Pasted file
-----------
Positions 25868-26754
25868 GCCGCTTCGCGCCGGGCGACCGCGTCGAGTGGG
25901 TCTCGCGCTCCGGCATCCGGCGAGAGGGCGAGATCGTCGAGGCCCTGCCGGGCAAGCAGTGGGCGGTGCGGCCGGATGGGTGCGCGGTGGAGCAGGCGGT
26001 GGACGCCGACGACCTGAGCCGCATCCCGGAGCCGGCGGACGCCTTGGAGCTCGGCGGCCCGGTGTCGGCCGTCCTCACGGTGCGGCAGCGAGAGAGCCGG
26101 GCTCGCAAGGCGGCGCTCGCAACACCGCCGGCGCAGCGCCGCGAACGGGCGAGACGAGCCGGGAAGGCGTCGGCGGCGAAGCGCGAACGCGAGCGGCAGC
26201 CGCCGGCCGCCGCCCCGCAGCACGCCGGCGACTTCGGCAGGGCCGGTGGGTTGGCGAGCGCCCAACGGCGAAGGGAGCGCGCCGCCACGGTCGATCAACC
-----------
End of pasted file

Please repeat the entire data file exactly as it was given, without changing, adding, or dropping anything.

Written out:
Positions 25868-26754
25868 GCCGCTTCGCGCCGGGCGACCGCGTCGAGTGGG
25901 TCTCGCGCTCCGGCATCCGGCGAGAGGGCGAGATCGTCGAGGCCCTGCCGGGCAAGCAGTGGGCGGTGCGGCCGGATGGGTGCGCGGTGGAGCAGGCGGT
26001 GGACGCCGACGACCTGAGCCGCATCCCGGAGCCGGCGGACGCCTTGGAGCTCGGCGGCCCGGTGTCGGCCGTCCTCACGGTGCGGCAGCGAGAGAGCCGG
26101 GCTCGCAAGGCGGCGCTCGCAACACCGCCGGCGCAGCGCCGCGAACGGGCGAGACGAGCCGGGAAGGCGTCGGCGGCGAAGCGCGAACGCGAGCGGCAGC
26201 CGCCGGCCGCCGCCCCGCAGCACGCCGGCGACTTCGGCAGGGCCGGTGGGTTGGCGAGCGCCCAACGGCGAAGGGAGCGCGCCGCCACGGTCGATCAACC